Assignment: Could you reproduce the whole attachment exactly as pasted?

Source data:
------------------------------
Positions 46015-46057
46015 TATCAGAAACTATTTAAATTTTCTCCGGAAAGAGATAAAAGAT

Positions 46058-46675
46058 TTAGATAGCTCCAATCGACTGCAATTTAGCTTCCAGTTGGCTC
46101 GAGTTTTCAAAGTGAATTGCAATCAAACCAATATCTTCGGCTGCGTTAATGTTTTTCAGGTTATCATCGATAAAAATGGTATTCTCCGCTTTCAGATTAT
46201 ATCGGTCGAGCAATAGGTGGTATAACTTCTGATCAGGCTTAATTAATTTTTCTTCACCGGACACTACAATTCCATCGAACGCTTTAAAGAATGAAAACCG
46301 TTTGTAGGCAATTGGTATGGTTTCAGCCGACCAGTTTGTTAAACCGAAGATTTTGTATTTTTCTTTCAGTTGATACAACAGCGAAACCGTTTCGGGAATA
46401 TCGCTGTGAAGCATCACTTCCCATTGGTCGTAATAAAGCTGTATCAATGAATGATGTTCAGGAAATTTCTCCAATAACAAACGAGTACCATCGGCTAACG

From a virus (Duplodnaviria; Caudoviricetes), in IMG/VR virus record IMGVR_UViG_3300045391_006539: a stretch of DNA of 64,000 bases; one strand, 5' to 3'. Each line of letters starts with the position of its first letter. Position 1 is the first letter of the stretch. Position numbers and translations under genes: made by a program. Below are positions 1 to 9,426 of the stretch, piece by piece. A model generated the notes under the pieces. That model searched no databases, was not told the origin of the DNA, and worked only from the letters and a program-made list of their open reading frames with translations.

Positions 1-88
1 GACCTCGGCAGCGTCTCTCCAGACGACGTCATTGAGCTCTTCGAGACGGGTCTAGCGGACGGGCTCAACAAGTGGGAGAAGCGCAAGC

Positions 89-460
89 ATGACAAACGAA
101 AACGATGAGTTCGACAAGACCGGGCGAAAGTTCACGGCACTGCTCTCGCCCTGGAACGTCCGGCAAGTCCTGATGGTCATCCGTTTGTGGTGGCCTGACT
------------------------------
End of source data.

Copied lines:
Positions 46015-46057
46015 TATCAGAAACTATTTAAATTTTCTCCGGAAAGAGATAAAAGAT

Positions 46058-46675
46058 TTAGATAGCTCCAATCGACTGCAATTTAGCTTCCAGTTGGCTC
46101 GAGTTTTCAAAGTGAATTGCAATCAAACCAATATCTTCGGCTGCGTTAATGTTTTTCAGGTTATCATCGATAAAAATGGTATTCTCCGCTTTCAGATTAT
46201 ATCGGTCGAGCAATAGGTGGTATAACTTCTGATCAGGCTTAATTAATTTTTCTTCACCGGACACTACAATTCCATCGAACGCTTTAAAGAATGAAAACCG
46301 TTTGTAGGCAATTGGTATGGTTTCAGCCGACCAGTTTGTTAAACCGAAGATTTTGTATTTTTCTTTCAGTTGATACAACAGCGAAACCGTTTCGGGAATA
46401 TCGCTGTGAAGCATCACTTCCCATTGGTCGTAATAAAGCTGTATCAATGAATGATGTTCAGGAAATTTCTCCAATAACAAACGAGTACCATCGGCTAACG

From a virus (Duplodnaviria; Caudoviricetes), in IMG/VR virus record IMGVR_UViG_3300045391_006539: a stretch of DNA of 64,000 bases; one strand, 5' to 3'. Each line of letters starts with the position of its first letter. Position 1 is the first letter of the stretch. Position numbers and translations under genes: made by a program. Below are positions 1 to 9,426 of the stretch, piece by piece. A model generated the notes under the pieces. That model searched no databases, was not told the origin of the DNA, and worked only from the letters and a program-made list of their open reading frames with translations.

Positions 1-88
1 GACCTCGGCAGCGTCTCTCCAGACGACGTCATTGAGCTCTTCGAGACGGGTCTAGCGGACGGGCTCAACAAGTGGGAGAAGCGCAAGC

Positions 89-460
89 ATGACAAACGAA
101 AACGATGAGTTCGACAAGACCGGGCGAAAGTTCACGGCACTGCTCTCGCCCTGGAACGTCCGGCAAGTCCTGATGGTCATCCGTTTGTGGTGGCCTGACT